DALLAS — CEO of Hardly Dash Allison Braund-Harris has mastered the art of remote work.

"If there’s one thing that we’ve learned during the pandemic, it’s how to work remotely.” Braund-Harris said. 

She is a lover of the freedom remote work brings but realizes it comes with a fare share of challenges. Problems like information overload, lack of notification priority, and common zoom hiccups are what led her to create a more effective kind of remote work. 

Hardly Dash is a device that syncs to your computer. It prioritizes notifications, and bridges the gap between different remote work apps. It simplifies common actions like screen sharing and muting. 

“There is a lot of intense brain work that we have to do all day. With the coding and with also just running a team remotely,” Braund-Harris said. "It takes a lot of concentration.” 

After her weekly zoom with her remote team, it’s typical for her to garden as a means to clear her head. It’s used as a place to help develop ideas.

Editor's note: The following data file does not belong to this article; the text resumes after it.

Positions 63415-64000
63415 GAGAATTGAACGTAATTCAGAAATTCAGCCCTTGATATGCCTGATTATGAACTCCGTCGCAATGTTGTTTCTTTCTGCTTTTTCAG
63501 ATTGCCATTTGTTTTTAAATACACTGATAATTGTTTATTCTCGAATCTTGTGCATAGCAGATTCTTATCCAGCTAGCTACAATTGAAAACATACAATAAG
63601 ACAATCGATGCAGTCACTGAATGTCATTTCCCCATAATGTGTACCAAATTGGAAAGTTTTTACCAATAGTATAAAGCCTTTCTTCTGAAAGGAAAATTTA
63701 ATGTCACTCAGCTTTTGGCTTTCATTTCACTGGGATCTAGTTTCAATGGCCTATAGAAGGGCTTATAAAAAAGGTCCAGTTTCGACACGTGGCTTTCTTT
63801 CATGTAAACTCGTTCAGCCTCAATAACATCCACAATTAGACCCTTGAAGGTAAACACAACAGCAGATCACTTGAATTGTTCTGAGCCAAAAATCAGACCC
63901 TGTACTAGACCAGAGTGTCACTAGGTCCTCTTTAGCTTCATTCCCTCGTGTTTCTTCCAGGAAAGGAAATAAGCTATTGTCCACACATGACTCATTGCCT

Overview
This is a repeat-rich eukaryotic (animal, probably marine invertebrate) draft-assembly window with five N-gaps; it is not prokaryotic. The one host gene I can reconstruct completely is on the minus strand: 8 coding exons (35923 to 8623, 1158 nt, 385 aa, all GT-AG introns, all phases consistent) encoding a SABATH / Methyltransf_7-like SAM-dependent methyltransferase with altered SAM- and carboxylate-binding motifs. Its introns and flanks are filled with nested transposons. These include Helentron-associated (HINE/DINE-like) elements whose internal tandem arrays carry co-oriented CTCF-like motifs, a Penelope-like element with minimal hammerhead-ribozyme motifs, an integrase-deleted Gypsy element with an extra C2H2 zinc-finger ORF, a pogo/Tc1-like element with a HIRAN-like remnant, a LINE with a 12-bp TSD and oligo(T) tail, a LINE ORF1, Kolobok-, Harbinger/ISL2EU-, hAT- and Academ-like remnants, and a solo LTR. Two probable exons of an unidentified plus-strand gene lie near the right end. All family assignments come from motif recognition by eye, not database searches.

“It’s also just nice to see hard work grow. I don’t know if I’m communicating that well but it’s just like a visual way you can see what you’re creating, growing. It’s very much like entrepreneurship and I don’t think I really connected that together until now,” Braund-Harris said. 

The idea was developed after her and the CTO of Hardly Dash set out on a year-long trek around the world last year. It was quickly cut short because of the pandemic. 

“A part of what kept us from going a little crazy from our canceled trip around the world, we had a lot of plans to travel to all seven continents over a year… and they all got canceled. But at the same time we’re able to build something bigger for ourselves and for other people,” Braund-Harris said. 

She has high hopes as she prepares to pitch for SXSW’s virtual conference. 

"We’re hoping to get funding,” Braund-Harris said. "Building a hardware product is really capital intensive. It takes a lot of money to get to a place with even a small manufacturer. So we’ve self funded this up to this point with our retirement funds. It’s because we’re passionate about this and we really think that we’re solving a big problem. But in order to make this whole vision a reality. We have to have investors in order to get to that big manufacturing firm that’s going to change a lot.” 

As she reflects on how far she’s come, she’s determined to see her passion through.